If you’re working from home, odds are that you’ve experienced challenges with slow internet speeds and weak Wi-Fi, especially if you’re sharing bandwidth with others. Our recent survey found that 53% of remote workers are facing challenges with internet speeds and connectivity. Weak Wi-Fi signals and slow internet speeds hamper productivity and make working from home less enjoyable.
In this article, we’ll explain how to make your internet faster so you can stop asking yourself “Why is my Wi-Fi so slow?”
To better understand the factors that affect your internet speed, we need to talk about bandwidth, throughput, and latency.
Bandwidth measures an internet connection’s theoretical capacity, while throughput concerns the amount of data that is actually transferred. Latency is the delay (often referred to as lag) in how long it takes data to arrive at its destination and is impacted by the type of internet service you use (satellite internet has inherently higher latency than cable or fiber internet).
Think about these terms like highway traffic. Throughput is the number of cars on the road, while bandwidth is the number of lanes available. The more lanes available, the more cars that can be accommodated. Latency, then, is the delay you experience in getting to your destination.
To make your internet faster, you need to avoid traffic jams by ensuring enough bandwidth is available to allow the throughput required for your needs.
Improving throughput is especially important for homes with multiple internet-connected devices and appliances, each of which eats up a slice of your internet bandwidth. The more devices you have connected to the internet, the thinner each slice of bandwidth becomes (which can slow down every connected device). Some newer routers let you prioritize connections, meaning you can set your work laptop to take precedence over less important devices.
First things first, you need to check your internet speed to make sure you're getting what you’re paying for from your internet service provider (ISP). You can find dependable internet speed tests here, here, and here. Be sure to disconnect your VPN and avoid bandwidth-heavy activities, such as streaming video, while performing the test.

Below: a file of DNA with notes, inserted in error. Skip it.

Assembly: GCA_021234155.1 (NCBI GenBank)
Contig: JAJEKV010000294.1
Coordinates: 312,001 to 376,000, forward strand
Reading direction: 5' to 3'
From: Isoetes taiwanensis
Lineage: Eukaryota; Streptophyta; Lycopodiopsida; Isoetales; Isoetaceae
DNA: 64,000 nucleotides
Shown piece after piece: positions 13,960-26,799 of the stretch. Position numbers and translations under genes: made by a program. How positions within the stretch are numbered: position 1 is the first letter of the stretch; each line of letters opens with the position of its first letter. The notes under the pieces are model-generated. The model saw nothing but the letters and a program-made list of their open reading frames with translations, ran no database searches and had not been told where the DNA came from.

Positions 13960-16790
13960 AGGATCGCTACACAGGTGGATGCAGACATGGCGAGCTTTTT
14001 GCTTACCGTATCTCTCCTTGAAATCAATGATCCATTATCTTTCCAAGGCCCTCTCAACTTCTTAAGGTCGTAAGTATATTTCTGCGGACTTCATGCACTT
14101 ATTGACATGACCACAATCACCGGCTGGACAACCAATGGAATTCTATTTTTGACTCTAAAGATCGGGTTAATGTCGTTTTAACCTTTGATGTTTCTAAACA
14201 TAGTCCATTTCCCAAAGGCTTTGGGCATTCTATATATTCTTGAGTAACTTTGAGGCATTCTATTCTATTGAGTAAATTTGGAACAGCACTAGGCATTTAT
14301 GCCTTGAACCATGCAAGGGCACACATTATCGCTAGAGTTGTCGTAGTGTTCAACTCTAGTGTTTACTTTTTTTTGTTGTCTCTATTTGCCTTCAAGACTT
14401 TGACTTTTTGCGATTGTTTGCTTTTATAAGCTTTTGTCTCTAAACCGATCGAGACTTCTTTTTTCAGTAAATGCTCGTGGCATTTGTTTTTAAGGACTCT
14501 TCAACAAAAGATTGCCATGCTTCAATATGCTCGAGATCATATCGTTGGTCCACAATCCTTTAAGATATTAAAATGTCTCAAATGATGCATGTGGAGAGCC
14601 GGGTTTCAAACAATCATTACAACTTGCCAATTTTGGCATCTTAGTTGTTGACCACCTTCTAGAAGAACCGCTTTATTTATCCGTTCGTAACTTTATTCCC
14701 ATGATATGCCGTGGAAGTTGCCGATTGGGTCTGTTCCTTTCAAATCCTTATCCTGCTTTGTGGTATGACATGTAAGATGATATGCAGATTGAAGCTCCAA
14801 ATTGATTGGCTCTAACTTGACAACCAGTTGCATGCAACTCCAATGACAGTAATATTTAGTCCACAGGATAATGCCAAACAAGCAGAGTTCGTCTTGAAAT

Try checking your speed regularly and at different times of the day to check for consistency. If your internet speed fluctuates throughout the day, it could mean your ISP is throttling speeds during peak hours. Generally, your download speed (the time it takes to transfer information from the internet to your computer) will be much faster than your upload speed (the time it takes to transfer information from your computer to the internet).
It’s important to recognize that your ISP advertises maximum theoretical bandwidth with speeds that are rarely achieved in reality. To hit anywhere close to the advertised speed, everything needs to be up-to-date, secure, and running smoothly on your end.
Visit our extensive catalog of network monitoring software to get started.
We don’t know who needs to hear this, but your Wi-Fi connection should have a password—and it should be a strong one. A strong Wi-Fi password staves off hackers and ensures that your neighbors don’t hijack your precious bandwidth.
Never rely on the default username or password that comes with your router (or any other device for that matter). These are usually well known and leave your network wide open to others. If you don’t know your router’s default username and password (spoiler: they’re probably admin and password), you can search for them here.
Recommended reading: Password Policy Best Practices You Should Be Following
You should also review your router’s settings to ensure they’re set appropriately. Finding your router's settings depends on brand. Most routers—including those made by ASUS, TP-Link, and Linksys—use IP address 192.168.1.1. Some such as Belkin use 192.168.2.1, while others including NETGEAR use 192.168.0.1.
First, check to see if a firmware update is available for your router. Next, make sure your laptop is using your router’s 5 GHz band, which provides faster speed at a shorter range. The alternative 2.4 GHz band provides slower speed at longer range and is the same band that many household devices use (which may cause interference). If you find that the 2.4 GHz band actually works better for your needs, set the Wi-Fi channel to 1, 6, or 11 for the best performance and least interference.
Follow these additional tips to make sure your system runs smoothly:
Ensure your operating system is up-to-date and that automatic updates are enabled for your software applications.
Try different web browsers and disable add-ons to see if one runs faster on your machine than another.
Uninstall unused applications and remove unwanted bloatware that came preinstalled on your computer.
Use dependable antivirus software to prevent system slowdowns caused by malware.